Sister Monica O'Keefe, MSC

In Memoriam

Sister Monica O’Keefe, MSC was born in New York City, New York on September 1, 1932. She died at Our Lady of Prompt Succor Nursing Home in Opelousas, Louisiana on December 25, 2014 at 6:00 PM.

Monica entered the Congregation of the Marianites of Holy Cross on February 2, 1952 and pronounced her perpetual vows on May 30, 1957.

Educated at Fordham University, Monica spent most of her life in the Northeast ministering in elementary and secondary education and later in health care. During her years in education, she taught at Saint Louis Academy, Staten Island; Saint Ambrose, Old Bridge, New Jersey; Saint Benedict, Hazlet, New Jersey; and Saint John Vianney High School, Holmdel, New Jersey.

In her last active ministry, Sister was a substance abuse counselor in Health Care for the Homeless Program at the Catholic Medical Center in Manchester, New Hampshire.. She was active in the addiction treatment community of Manchester, and in the New England area.

In March of 2014, Monica was awarded the St. Martin de Porres Award by the Diocese of Manchester in New Hampshire. The letter of recognition from the Bishop of Manchester, Most Reverend Peter Libasci, stated:”You have been a champion of Catholic Health Care, demonstrating compassion for and selfless dedication to the sick. You have reflected the love of God in caring for the sick and those in need.” By all who worked with her, Sr. Monica was known for her dedication, her compassion and deep concern for others.

In her ministry to persons suffering from homelessness or from substance abuse, Monica’s compassion enabled her to see the face of the sacred in her clients. Sr. Monica journeyed selflessly with each person in their hopelessness and suffering. She strove to lead them to discover their spiritual core, their self-esteem, their human dignity and peace.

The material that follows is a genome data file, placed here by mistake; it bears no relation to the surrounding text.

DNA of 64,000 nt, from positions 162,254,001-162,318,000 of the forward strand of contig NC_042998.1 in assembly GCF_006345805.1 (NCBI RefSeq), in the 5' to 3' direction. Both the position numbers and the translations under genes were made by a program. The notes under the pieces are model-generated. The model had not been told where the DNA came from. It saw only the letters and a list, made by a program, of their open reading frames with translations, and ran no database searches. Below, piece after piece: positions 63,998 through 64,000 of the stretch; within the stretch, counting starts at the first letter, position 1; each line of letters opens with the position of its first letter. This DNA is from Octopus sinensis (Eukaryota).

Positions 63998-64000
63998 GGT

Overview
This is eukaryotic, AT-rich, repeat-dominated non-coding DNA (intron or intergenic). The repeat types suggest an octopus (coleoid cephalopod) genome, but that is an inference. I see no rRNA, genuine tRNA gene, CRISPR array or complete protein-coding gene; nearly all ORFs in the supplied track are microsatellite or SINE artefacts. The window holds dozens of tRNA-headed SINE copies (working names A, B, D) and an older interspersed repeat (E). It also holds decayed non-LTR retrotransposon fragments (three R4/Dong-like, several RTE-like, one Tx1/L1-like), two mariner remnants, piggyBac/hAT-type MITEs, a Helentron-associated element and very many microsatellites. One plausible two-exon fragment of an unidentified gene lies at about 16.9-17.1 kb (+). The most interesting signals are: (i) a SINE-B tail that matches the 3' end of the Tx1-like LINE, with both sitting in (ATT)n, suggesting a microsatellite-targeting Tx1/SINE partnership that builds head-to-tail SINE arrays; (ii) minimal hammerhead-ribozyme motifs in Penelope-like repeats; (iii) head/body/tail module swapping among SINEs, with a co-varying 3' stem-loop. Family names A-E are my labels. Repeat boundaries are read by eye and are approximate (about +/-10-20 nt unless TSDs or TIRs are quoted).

Each day Sr. Monica’s smile was her trademark. It was a sign of welcome and acceptance to all who came into her presence. In her own struggles, Monica turned to prayer – prayers of gratitude, prayers of pleading, and prayers of simply being silent in God’s faithful presence to her.

When she came to Prompt Succor Nursing Home as a resident, she endeared herself to others by her participation in the house activities and the prayers of her sisters each evening in the chapel.

Sr. Bernadette Larson recalled some of the memories she shared with Monica. “When we were together at St. Louis Academy, my mom, Monica’s sister, Sheila, and the two of us would meet in the city, see a Broadway matinee, and go to St. Malachi’s for Mass and then out to eat. These times were always lots of fun.”

New York, Ireland, clowns, and red cardinals held special places in Monica’s story.

One of her favorite quotes was from Vivian Green: “Life isn’t about waiting for the storm to pass. It’s about learning how to dance in the rain.”

Sr. Monica was preceded in death by her father, Hugh O’Keefe of County Cork, Ireland and her mother, Mary McDonnell from County Mayo, Ireland; and by her sisters, Mary Josephine Savercool and Margaret Daly. She is survived by her sister, Julia “Sheila” Conifrey and her brother-in-law, Bill Conifrey of Naples, Florida. She is also survived by several nieces and nephews.

When the news of her death was posted on Facebook to alumni of St. John Vianney School, the responses all echoed the same message. They cited her kindness, her help in getting through school, her compassion. “She was a perfect lady.” One former student said, “Sister Monica was what Christianity is all about.”

Dying on Christmas day, Monica was welcomed to heaven with the eternal smile of her loving God. Because her immediate family members were out of the country when Monica died, the celebration of her life was not held until January 3. Nearly all of the traveling family arrived to participate in it.

A wake service was held on Saturday, January 3rd from 8:00 AM – 10:30 AM at Our Lady of Prompt Succor Nursing Home Chapel. It was followed by the Mass of the Resurrection at 10:30 AM with burial in St. Landry Cemetery in Opelousas.

It seems only fitting to end this memoriam with the Irish Blessing so appropriate for our departed friend:

“May the road rise up to meet you. May the wind be always at your back.
May the sun shine warm upon your face, and rains fall soft upon your fields.”

And, dear Monica, until we meet again, “May God hold you in the palm of His hand.”